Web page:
• I could ramble aimlessly about this general topic for a while, but instead to farm karma more efficiently I think I'll make an obscure, off topic point that I think is interesting by analogy: this directing of evolution also occurs at an environmental scale. Life may find ways to survive in the presence of all the chemicals we dump into the ecosystem, but it will be more vulnerable to other stressors as a result, including those through which it would normally survive. In combination with the on-going loss of diversity caused by more direct damage to the environment, life as we know it is pretty cornered.

    It's a little as if we're extremely incompetent first-year med students trying to eliminate a patient's symptoms (i.e. the planet's inherent imperfection for supporting modern life) and we're on the verge of unintentionally killing off the infection that's actually responsible. (Admittedly, this is a lousy analogy, but it's important to realise that it's happening.)
  • by David Greene ( 463 ) on Friday January 13, 2012 @03:04PM (#38689810)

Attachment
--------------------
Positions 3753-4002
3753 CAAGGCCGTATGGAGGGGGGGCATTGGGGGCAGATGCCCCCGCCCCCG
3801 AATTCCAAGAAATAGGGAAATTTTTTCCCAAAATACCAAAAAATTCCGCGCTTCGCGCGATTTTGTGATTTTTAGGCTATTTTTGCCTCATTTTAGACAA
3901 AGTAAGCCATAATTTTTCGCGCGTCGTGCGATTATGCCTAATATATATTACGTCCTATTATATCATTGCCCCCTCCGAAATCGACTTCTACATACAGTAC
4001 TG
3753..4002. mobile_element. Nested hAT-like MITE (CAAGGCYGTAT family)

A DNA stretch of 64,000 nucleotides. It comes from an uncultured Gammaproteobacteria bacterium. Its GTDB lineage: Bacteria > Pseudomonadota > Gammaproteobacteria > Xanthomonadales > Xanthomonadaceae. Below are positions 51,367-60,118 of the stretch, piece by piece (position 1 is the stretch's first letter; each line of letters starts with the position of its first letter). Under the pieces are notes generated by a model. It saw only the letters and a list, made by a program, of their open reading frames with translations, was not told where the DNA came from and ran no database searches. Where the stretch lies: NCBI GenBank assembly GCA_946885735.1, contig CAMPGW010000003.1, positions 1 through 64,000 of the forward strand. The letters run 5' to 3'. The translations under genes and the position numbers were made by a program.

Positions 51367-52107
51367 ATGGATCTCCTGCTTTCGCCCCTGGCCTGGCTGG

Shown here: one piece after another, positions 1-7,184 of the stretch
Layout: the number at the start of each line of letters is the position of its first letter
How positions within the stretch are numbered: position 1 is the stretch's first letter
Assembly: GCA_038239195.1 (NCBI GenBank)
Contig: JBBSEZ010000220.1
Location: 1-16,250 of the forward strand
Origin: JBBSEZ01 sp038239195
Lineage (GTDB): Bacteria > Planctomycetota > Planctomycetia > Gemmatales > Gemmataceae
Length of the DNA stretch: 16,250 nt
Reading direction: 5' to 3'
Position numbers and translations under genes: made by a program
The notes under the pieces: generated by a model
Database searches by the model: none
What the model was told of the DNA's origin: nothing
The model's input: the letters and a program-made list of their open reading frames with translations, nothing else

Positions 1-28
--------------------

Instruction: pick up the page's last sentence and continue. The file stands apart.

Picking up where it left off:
You misunderstand the problem. Antibiotics are not the problem. The overuse of antibiotics is the problem. I hear about this every single week from my wife, who is a provider. She constantly gets pressured by patients to prescribe antibiotics when they are clearly not necessary or justified. We have to change the culture of medical care here in the U.S.

  • by Luckyo ( 1726890 ) on Friday January 13, 2012 @03:07PM (#38689848)

    This is a silly claim. There are antibiotics that can kill most of the resistant bacteria. We know many of them. Problem is, they also kill the host when host is human, typically by destroying kidneys or liver.

    It's not that we don't have the tools to kill these "super germs". We do. We just don't have the tools that kill the germs without killing the humans. Essentially we're paving the path for bacteria that adapt to antibiotics as a threat to their existence by remaining/becoming vulnerable to antibiotics that destroy various internal organs, and becoming resistant to those that do not.

  • by Anonymous Coward on Friday January 13, 2012 @03:18PM (#38690014)

    They are *not* candy, some doctors prescribe them like they are and some patents demand them like they should be....

    All antibiotics by their very nature disrupt the balance of the non aggressive bacteria which your body tolerates to produce extra essential vitamins in the gut and to cloud out the explicitly pathogenic varieties in the skin and elsewhere. This means that they come with a risk of skin rashes, minor stomach upsets gas and other such issues, particularly heavy use may cause more serious issues on occasion. Because of these issues you should only take antibiotics for real infections or serious wounds not colds or coughs, unless you have particular risk factors.